How Microsoft might have lured unsuspecting end-users into the hands of criminals

 

 

 

It all started with a phish

As part of our offer at Eye Security, we conduct regular phishing simulations for our customers to improve employee awareness. We are always looking to improve our services,  we conduct a lot of research and development to ensure state-of-the-art technology continuously delivers the most value as possible for our customers.

With that in mind, we were testing out Microsoft's new ‘Attack Simulation’ offering (then called Attack Simulator) as a potential addition to our own phishing simulation program.

At first glance, their offer is a solid, basic phishing simulation program. A big benefit is the ease of payload delivery and complete integration with the Microsoft ecosystem. It means there is no need for whitelisting, which is necessary for phishing simulation campaigns that originate externally. Externally delivered campaigns can be a pain due to all the advanced phishing detection that takes place at Exchange Online.

While the templates seem mediocre looking, with some cybersecurity professionals judging, "Nobody would click on that!", in my experience of sending phishing simulations to tens of thousands of people, yes, people do click on them. Here’s an example of one:

1st email Microsoft Attack Simulator Eye Security

Master of every domain

Upon further review - and after sending myself a few templates and clicking around - I suddenly noticed something intriguing. One of the links used in the e-mail template pointed to a non-existing Confluence page. My curiosity got the better of me and I quickly registered the Atlassian account.

A few days later, almost forgetting that I registered it, I suddenly received an interesting e-mail.

People were starting to request access to my Atlassian page. That meant I wasn’t the only one ending up there. The template was being used by other users around the world who were targeted with Microsoft's Attack Simulator!

2nd email Microsoft Attack Simulator Eye Security.png

I investigated further and realised that the link not only pointed to a non-existing Confluence page, but the e-mail address used for sending the simulation was using a domain that was also not registered at the time. For $10 I registered the domain and after a couple of days, I started receiving replies to the simulation.

Emails from around the world

There were a range of responses. Some people were not fooled by the phish, but felt the need to reply anyway.

3rd  email Microsoft Attack Simulator Eye Security.png

4th email Microsoft Attack Simulator Eye Security.png

5th email Microsoft Attack Simulator Eye Security.png

Others were on the fence. They might be convinced to open anything with a proper reply.

6th email Microsoft Attack Simulator Eye Security.png

7th email Microsoft Attack Simulator Eye Security.png

The majority though would do anything to receive a malicious attachment and open it. Even though they don’t know the sender or are working for a bank.

8th email Microsoft Attack Simulator Eye Security.png

9th email Microsoft Attack Simulator Eye Security.png

10th email Microsoft Attack Simulator Eye Security.png

Collaborating with Microsoft

I quickly informed Microsoft about the security impact of this vulnerability. You can only imagine what a malicious actor would be able to do with this knowledge. If a malicious actor would have registered such a domain or Confluence page, they would have ended up with replies and visits by unwitting employees from companies around the world, all willing to click on suspicious links and access unsafe content.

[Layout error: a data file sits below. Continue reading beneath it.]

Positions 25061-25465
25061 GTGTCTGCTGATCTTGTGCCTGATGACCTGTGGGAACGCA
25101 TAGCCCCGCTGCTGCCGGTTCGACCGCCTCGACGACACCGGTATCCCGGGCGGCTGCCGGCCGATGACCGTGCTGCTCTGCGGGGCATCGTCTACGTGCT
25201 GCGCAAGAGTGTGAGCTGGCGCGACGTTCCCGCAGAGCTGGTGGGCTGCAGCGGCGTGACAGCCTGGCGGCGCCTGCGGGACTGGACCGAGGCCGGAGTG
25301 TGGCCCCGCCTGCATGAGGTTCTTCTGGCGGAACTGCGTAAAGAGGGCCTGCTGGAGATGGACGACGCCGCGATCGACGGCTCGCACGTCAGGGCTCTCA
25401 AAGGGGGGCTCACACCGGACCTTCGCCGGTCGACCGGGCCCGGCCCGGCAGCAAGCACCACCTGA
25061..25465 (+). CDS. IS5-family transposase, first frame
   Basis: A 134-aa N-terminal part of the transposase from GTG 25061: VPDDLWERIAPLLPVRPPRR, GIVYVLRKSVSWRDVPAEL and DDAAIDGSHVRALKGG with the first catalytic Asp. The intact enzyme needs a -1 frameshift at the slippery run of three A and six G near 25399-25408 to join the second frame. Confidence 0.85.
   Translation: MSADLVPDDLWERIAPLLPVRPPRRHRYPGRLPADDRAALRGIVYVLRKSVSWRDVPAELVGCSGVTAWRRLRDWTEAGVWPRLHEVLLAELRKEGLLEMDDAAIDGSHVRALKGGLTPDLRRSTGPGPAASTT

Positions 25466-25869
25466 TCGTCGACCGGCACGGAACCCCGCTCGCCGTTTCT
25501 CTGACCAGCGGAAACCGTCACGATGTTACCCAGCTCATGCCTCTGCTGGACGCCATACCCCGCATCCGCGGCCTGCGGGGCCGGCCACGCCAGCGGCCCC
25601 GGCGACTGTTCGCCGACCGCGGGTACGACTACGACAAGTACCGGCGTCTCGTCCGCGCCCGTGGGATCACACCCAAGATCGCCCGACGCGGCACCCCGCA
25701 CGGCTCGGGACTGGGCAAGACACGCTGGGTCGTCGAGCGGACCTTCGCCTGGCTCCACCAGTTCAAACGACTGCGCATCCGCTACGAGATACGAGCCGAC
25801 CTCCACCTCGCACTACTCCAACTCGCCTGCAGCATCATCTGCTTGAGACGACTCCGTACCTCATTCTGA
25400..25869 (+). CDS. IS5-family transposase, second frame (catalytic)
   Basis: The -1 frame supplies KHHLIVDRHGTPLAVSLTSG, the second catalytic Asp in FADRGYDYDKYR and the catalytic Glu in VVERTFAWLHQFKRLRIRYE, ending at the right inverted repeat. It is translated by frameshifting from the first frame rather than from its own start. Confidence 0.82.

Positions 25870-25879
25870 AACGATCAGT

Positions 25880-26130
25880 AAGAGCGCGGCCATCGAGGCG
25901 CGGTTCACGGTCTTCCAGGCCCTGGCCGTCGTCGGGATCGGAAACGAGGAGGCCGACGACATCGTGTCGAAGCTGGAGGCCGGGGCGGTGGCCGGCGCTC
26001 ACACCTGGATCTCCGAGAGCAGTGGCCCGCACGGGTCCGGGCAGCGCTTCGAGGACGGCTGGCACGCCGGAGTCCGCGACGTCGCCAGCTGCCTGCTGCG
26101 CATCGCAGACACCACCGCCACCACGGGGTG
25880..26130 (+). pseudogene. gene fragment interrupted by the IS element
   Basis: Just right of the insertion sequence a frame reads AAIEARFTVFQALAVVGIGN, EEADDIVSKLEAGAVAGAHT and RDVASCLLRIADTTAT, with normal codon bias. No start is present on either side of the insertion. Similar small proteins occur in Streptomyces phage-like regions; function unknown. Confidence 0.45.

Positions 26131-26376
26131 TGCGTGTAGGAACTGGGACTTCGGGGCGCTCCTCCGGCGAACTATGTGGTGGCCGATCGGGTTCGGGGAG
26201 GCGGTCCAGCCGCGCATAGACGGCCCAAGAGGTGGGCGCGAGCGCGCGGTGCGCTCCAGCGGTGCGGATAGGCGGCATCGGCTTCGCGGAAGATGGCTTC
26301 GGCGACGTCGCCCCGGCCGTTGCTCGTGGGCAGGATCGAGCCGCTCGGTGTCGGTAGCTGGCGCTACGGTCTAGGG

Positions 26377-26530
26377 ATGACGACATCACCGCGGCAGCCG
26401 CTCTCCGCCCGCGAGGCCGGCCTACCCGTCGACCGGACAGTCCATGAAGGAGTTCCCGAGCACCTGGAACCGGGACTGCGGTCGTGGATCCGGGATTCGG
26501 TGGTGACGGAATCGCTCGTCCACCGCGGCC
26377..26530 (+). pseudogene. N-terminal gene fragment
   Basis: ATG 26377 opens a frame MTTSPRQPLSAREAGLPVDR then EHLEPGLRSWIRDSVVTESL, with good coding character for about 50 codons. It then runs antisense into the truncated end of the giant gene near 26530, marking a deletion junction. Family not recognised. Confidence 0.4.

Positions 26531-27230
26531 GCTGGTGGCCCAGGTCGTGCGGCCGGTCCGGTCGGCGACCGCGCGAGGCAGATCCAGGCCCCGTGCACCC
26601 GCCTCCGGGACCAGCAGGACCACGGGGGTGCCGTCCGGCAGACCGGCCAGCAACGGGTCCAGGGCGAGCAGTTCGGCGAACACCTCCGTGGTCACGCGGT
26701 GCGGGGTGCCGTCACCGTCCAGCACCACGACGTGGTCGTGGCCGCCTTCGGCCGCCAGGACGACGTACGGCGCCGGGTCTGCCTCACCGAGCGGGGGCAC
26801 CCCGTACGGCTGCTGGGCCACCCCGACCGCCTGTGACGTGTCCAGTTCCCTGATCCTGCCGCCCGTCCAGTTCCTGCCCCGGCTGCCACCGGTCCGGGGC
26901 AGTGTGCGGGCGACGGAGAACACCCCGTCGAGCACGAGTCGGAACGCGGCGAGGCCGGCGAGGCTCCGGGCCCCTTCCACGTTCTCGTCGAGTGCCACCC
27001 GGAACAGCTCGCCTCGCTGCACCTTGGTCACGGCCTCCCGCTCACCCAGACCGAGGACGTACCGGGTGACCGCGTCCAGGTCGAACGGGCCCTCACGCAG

Ironically, Microsoft’s Attack Simulator program would have turned into a real phishing attack platform that would have circumvented all protection mechanisms.

Microsoft was very quick in awarding a bug bounty, but it took them a while to come up with a fix. When I received the first notification that they fixed the issue, I realised that they only deleted a single template. Another report, another bug bounty and another long wait. 

And so started a process of back and forth with Microsoft until they fixed the problem. Overall, my experience with the Microsoft Security Response Center (MSRC) has been very positive as they take all reports seriously and have a solid program in place to report and help fix any vulnerabilities.

Timeline

  • January 23, 2023 - Reported the issue to Microsoft
  • January 26, 2023 - Issue confirmed by Microsoft
  • May 3, 2023 - Received a notification that the issue was fixed by Microsoft
  • May 9, 2023 - Reported to Microsoft that the fix was incomplete
  • May 19, 2023 - Issue confirmed again by Microsoft
  • June 22, 2023 - Received another notification that the issue was fixed by Microsoft
  • August 18, 2023 - Started writing this blog and noticed I still receive Access Requests on my Confluence page, reported again to Microsoft
  • August 25, 2023 - Issue confirmed again by Microsoft
  • October 2, 2023 - Received another notification that the issue was fixed by Microsoft
  • October 10, 2023 - Noticed there were still some lingering links to external images, link titles, etc in some templates. Sent a final report to Microsoft
  • November 2, 2023 - Final report marked as "moderate" and does not meet the bar for immediate servicing. Issue closed by Microsoft.

Conclusion

It goes to show preventative measures – such as awareness training, end point and cloud monitoring – are only the first line of defence. You need to assume that you will be breached so be ready to respond quickly.

Curious about how we can help you become more cyber-resilient? Get in touch below.

Published on December 15, 2023

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